How private-equity firms lose when they manipulate returns
Private-equity firms trying to raise new capital sometimes overstate fund returns, but investors aren’t fooled
- Institutional investors usually detect when private-equity fund managers overstate asset values and shy away from new funds started by the same managers, according to research by Chicago Booth’s Steve Kaplan, with Gregory W. Brown and Oleg R. Gredil of the University of North Carolina at Chapel Hill.
- When private-equity firms market new funds, some report abnormally high returns to their existing funds.
- Such manipulation seems limited to some underperforming funds. These fail to raise money for follow-on funds, suggesting that investors see through the manipulation.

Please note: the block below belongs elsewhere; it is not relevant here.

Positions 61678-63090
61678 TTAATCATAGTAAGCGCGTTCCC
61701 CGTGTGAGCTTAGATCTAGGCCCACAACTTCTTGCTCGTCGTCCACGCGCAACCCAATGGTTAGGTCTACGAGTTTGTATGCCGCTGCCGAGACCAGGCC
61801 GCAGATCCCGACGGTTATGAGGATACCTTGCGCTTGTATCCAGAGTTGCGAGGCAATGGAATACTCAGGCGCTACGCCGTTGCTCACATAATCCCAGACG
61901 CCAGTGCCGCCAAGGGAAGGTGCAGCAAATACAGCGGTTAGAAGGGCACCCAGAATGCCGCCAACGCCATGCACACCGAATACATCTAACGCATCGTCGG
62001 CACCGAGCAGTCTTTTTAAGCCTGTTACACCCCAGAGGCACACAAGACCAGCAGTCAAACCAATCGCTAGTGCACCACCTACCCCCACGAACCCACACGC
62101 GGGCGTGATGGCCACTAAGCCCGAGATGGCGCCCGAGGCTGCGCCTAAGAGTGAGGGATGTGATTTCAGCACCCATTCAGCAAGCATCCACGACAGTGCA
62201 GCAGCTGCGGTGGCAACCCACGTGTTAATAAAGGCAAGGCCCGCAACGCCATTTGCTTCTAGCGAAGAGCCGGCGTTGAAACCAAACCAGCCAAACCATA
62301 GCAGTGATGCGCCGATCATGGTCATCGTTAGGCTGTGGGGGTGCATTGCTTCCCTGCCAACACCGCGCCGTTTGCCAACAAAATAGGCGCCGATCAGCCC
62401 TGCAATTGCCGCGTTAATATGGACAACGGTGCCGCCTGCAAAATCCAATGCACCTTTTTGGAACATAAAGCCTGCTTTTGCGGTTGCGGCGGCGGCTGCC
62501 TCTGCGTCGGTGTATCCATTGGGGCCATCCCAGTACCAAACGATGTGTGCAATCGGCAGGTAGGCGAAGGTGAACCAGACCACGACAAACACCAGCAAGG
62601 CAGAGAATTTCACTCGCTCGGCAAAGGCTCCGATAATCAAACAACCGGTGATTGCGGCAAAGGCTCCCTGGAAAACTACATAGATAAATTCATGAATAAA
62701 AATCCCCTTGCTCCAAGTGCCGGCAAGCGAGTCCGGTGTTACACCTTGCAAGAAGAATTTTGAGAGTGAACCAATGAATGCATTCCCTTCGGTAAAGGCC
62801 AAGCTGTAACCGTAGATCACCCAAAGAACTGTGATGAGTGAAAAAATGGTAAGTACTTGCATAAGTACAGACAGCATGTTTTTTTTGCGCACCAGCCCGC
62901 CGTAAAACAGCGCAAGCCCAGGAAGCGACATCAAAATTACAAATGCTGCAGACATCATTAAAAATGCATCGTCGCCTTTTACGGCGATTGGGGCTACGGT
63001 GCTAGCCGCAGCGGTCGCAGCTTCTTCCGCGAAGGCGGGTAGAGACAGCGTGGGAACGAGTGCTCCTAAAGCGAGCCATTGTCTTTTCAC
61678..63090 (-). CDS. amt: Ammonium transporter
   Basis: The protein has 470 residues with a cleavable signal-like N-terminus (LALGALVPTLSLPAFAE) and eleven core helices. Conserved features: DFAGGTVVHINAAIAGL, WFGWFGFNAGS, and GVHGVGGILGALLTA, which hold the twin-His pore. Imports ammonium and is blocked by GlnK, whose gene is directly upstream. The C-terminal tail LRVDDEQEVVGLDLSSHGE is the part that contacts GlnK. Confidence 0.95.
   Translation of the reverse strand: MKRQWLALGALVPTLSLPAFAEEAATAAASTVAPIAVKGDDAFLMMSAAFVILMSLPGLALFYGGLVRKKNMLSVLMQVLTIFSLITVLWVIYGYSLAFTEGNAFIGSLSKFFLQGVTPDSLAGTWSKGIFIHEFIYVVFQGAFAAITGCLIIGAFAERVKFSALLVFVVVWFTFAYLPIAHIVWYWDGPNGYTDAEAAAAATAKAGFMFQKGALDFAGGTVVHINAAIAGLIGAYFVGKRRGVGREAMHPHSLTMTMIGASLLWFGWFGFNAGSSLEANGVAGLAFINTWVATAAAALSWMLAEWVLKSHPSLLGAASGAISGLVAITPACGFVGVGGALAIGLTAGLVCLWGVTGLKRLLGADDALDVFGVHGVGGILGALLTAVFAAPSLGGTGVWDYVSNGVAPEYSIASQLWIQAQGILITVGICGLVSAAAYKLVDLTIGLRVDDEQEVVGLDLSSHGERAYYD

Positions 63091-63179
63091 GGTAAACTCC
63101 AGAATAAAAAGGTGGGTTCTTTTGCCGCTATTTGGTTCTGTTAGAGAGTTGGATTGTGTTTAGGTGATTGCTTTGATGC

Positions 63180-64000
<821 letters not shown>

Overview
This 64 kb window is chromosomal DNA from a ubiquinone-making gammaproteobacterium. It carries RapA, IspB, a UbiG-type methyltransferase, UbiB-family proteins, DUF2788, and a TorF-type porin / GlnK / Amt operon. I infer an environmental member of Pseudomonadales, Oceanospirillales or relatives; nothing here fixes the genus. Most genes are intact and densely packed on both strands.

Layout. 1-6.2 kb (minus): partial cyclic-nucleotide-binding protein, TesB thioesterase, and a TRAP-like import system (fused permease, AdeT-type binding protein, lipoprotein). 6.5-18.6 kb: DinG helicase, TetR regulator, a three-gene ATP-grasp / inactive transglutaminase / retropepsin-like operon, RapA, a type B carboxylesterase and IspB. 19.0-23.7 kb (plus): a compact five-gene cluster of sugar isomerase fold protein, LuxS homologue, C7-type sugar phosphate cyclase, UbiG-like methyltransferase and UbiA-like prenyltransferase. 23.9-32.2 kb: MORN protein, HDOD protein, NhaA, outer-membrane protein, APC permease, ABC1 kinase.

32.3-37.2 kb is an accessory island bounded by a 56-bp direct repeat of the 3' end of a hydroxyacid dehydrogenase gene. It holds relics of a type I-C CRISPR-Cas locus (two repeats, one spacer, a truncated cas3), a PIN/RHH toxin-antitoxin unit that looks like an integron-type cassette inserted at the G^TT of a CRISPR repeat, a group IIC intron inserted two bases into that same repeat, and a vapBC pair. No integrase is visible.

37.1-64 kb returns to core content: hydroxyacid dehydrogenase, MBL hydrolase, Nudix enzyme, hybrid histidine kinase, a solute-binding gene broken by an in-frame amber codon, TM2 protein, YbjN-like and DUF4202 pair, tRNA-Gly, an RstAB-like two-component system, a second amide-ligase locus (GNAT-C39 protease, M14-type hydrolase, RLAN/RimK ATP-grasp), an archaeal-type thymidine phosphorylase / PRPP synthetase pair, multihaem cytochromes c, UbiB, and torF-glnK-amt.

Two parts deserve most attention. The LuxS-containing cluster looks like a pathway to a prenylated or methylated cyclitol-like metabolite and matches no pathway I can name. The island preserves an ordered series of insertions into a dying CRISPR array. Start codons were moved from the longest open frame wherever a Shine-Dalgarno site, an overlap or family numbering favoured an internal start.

- In one-off funds, excess returns rise when firms are apparently making a last-ditch effort to open a new fund, then fall (see chart on right).
- Manipulation is more likely when fewer new funds are opening and capital is scarce.
- By contrast, managers at the best performing private- equity funds tend to understate returns, to insure against being misconstrued by investors as manipulating fund data.
- Kaplan, Brown, and Gredil analyzed 220 investment programs accounting for more than $1 trillion in capital.